This past year marked a golden milestone in Toyota‘s history as the company celebrated 50 years of doing business in North America. They’ve come a long way since the first Toyopet Crown sedan reached American roads in 1957. Toyota opened for business in America on October 31, 1957, in Southern California, and started selling cars the following summer. By the end of 1958, it had sold just 287 Toyopet Crown sedans and one Land Cruiser-a far cry from 2006 sales of more than 2.5 million cars and trucks.
Since 1957, Toyota has invested more than $15.5 billion in its U.S. operations, and has produced nearly 14 million vehicles in the U.S. In addition, Toyota affiliates and dealers directly employ more than 34,600 people in the U.S. To help Toyota celebrate its 50th anniversary in America, the company proposed a joint venture with Lowrider Magazine, and after a few meetings we were given full control of the project. The only request was that the car had to be lifted like a traditional lowrider; they wanted nothing to do with airbags. With all of that said and discussed, we picked up our Camry and got busy.
The car was shipped to Camino Real Collision Center in Pico Rivera, California, which would become the primary building location of the vehicle. The crew at Camino Real crew started off by stripping the car, before taking care of all of the modifications, which included extending and “suiciding” the doors of the one-time four-door sedan, and cutting the roof to mimic the look of a glass roof. The doors were extended approximately 4 inches and built from scratch.
Both the front and rear panels feature Pioneer door speakers and components that were installed by Jimmy Duran of Shot Callerz Customs in Bloomington, California. Once he completed the panels, Jimmy decided to begin on a custom center console. He began by creating cardboard templates, which allowed for quick changes if necessary. The console was to flow from the front of the vehicle up and over the back seat and end with a sharp point. Jimmy used small brackets and screws to attach the pieces and reinforced it all with fiberglass. Jimmy repeated the fiberglass reinforcement on the inside of the console. The console would be a complete piece; it was important that it would be able to stand its own weight.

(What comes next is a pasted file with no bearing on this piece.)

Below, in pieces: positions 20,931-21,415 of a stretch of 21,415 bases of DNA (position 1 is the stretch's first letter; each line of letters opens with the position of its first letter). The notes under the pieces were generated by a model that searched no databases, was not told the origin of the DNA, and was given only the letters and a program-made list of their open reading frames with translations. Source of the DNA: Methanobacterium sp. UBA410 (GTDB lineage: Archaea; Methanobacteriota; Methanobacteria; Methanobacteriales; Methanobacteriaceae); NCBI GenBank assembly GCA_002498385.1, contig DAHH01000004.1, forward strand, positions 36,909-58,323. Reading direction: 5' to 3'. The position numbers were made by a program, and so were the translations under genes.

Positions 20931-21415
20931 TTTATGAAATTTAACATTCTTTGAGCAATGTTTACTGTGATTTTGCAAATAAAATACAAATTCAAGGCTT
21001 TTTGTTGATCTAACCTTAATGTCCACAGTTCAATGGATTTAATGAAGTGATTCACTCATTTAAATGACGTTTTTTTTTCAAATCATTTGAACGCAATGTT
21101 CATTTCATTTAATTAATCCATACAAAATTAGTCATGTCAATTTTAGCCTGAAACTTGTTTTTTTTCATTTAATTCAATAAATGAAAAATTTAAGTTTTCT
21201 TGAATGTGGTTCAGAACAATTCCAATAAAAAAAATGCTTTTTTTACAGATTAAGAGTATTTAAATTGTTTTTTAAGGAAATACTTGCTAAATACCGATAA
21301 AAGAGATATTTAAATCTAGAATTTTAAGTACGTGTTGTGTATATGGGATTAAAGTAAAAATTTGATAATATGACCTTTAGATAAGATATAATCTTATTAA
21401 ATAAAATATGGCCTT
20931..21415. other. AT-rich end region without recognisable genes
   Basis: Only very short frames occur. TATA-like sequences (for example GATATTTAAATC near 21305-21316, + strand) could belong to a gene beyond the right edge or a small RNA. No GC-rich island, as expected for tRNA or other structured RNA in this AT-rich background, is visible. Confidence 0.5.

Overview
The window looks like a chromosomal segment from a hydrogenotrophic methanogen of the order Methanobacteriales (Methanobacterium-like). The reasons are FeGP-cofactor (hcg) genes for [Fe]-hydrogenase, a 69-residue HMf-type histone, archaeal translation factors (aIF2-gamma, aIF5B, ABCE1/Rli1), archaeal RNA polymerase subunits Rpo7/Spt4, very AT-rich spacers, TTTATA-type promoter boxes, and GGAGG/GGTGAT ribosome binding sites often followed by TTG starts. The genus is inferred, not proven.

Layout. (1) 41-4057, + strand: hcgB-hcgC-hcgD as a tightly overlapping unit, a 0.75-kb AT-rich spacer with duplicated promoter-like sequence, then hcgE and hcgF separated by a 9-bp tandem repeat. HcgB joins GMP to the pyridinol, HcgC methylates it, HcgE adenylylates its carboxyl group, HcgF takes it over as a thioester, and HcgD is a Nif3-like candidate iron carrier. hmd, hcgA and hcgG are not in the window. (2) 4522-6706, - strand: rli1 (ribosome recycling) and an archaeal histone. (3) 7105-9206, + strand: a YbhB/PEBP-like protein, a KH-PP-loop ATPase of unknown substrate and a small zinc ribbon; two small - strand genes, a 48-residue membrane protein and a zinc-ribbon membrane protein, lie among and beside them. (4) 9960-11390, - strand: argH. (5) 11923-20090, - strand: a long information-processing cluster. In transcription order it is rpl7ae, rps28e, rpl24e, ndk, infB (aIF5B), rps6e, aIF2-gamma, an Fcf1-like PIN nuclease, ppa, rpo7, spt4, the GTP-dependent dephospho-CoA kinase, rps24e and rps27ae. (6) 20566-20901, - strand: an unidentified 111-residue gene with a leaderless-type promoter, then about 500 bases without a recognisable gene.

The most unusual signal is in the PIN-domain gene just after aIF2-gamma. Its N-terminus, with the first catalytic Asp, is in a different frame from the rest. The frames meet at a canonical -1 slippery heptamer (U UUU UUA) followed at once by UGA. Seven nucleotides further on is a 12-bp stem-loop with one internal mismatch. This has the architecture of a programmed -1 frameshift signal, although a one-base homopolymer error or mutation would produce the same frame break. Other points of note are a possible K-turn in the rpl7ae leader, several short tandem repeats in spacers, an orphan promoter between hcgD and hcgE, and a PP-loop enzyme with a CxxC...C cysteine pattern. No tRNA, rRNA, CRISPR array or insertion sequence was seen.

An exciting part of the build was the iPod integration into the steering wheel. Jimmy had done monitors before, but he thought that an iPod would be cool. Thanks to Scosche and the wiring that they supplied, he was able to wire it to the Pioneer D3 so that it would act as a DVD player and CD changer all in one. It would also be able to operate from the steering wheel.
Moving on to the rear of the car, Jimmy and the crew wanted to add another pair of 61/2-inch speakers. The speaker subwoofer boxes needed to have enough air space, but still fit in the trunk along with the hydraulic setup, batteries, accumulators and three amplifiers. The trunk needed to start with a false floor. This would be the support for everything that was about to go in. Once they had the floor, they could measure for the sub boxes. They used 3/4-inch MDF wood to make two basic single boxes using their same framing and fiberglass techniques. Then they moved on to the amp rack in which the design called for the amps to layer down the back of the trunk. Once this was complete, it was covered with a fiberglass shell that would also be painted along with several interior pieces.